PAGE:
There are two scenarios that could lead to new material for Stevie, some of it would be her coming up with new songs. I have a lot of very raw stuff that has no lyrics yet…and if she wanted to sort of co-write on that level, I would love to look into [that] because we’ve never really done that. That’s an intriguing possibility. But that’s what it’s going to take: for her to bring, in one way or another, some stuff to the table so we have a balanced representation between the two writers.
I’m not overly worried about what we do. Hey, if we don’t do an album, we could always do another EP. That would be another option, so I don’t really know what’s going to happen.
Extended Play also features “Miss Fantasy,” a new track with very classic Fleetwood Mac harmonies. How did that come about?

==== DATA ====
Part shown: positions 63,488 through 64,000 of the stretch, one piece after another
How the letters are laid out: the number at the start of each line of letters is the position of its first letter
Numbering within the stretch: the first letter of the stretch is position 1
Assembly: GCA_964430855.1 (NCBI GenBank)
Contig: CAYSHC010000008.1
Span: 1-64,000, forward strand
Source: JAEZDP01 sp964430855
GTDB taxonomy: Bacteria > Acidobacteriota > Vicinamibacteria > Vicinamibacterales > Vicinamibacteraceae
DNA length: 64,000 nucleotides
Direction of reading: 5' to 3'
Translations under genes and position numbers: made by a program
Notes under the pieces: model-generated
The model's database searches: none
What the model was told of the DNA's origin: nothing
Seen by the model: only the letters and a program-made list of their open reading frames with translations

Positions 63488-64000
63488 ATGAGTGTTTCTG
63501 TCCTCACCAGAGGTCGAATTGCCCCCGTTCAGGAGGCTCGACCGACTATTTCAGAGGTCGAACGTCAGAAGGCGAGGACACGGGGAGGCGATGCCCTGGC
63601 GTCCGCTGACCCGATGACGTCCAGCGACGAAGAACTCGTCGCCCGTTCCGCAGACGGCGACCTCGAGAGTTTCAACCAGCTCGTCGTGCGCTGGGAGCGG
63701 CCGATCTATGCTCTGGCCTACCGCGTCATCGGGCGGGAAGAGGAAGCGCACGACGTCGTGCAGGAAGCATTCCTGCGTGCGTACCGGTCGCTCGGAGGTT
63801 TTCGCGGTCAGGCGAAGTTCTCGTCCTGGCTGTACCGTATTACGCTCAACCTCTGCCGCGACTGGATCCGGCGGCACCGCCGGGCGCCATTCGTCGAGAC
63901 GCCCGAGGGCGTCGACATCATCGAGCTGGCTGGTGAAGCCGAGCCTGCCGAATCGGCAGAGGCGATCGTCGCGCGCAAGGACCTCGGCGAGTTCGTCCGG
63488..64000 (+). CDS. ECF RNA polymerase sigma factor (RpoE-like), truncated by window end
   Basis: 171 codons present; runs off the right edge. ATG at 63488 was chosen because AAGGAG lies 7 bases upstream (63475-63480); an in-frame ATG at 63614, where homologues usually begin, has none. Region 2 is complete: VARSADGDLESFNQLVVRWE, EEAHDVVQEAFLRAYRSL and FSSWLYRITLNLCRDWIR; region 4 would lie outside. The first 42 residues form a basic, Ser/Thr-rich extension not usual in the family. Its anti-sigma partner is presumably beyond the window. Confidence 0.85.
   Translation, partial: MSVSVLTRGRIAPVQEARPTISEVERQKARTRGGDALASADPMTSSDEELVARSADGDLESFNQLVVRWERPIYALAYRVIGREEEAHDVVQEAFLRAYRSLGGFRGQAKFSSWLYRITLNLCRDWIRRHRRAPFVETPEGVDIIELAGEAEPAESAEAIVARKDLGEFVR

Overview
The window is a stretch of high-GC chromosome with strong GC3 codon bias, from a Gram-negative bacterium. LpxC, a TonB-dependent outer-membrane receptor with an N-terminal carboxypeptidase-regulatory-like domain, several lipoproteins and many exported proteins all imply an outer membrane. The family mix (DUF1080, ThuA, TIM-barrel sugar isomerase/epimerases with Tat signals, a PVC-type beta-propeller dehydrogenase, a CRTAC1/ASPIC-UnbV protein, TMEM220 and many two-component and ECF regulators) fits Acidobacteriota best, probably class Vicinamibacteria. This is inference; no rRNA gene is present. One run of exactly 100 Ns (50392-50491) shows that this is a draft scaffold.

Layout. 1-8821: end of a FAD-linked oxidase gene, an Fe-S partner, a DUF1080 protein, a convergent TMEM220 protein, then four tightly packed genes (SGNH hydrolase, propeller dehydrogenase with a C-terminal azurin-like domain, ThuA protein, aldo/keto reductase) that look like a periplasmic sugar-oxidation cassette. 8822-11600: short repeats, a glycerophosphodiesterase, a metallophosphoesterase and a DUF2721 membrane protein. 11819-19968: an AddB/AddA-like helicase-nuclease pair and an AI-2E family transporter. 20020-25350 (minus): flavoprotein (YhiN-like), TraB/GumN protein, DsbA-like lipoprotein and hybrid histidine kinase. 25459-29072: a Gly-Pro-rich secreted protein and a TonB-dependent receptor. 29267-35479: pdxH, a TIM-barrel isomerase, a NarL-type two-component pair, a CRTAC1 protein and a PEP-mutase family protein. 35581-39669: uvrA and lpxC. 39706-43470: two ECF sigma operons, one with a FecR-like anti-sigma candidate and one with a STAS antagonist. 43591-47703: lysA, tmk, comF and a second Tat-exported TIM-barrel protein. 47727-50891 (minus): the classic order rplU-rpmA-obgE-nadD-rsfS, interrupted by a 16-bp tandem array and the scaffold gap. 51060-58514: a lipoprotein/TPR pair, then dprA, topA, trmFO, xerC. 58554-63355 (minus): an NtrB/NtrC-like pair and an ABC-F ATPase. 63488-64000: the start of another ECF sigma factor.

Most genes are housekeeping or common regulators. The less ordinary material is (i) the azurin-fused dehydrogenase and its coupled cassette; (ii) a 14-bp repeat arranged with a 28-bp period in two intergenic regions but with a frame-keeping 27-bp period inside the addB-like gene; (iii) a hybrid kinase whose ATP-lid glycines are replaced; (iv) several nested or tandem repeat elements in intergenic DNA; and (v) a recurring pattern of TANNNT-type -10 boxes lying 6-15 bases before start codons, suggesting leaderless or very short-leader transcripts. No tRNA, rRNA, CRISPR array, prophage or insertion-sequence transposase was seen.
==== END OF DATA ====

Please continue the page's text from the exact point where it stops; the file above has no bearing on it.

That was sort of in a moment when I’d had some interaction with Stevie where I felt like I was tapping into the whole lexicon of memories and of emotional connections going all the way back to before she and I were a couple. She was really much caught up in the world of her solo effort. It was right at the end of that and I felt like it was hard to kind of find her in all of that or that perhaps more accurately, it was harder for her to find me, and the person that she knew and trusted and so you know, “Miss Fantasy,” it may be “you don’t remember me/but I remember you” and that’s really what that’s about.
Any truth to the rumors that Christine McVie, who left after 1997’s “The Dance,” might get on stage with Fleetwood Mac in London?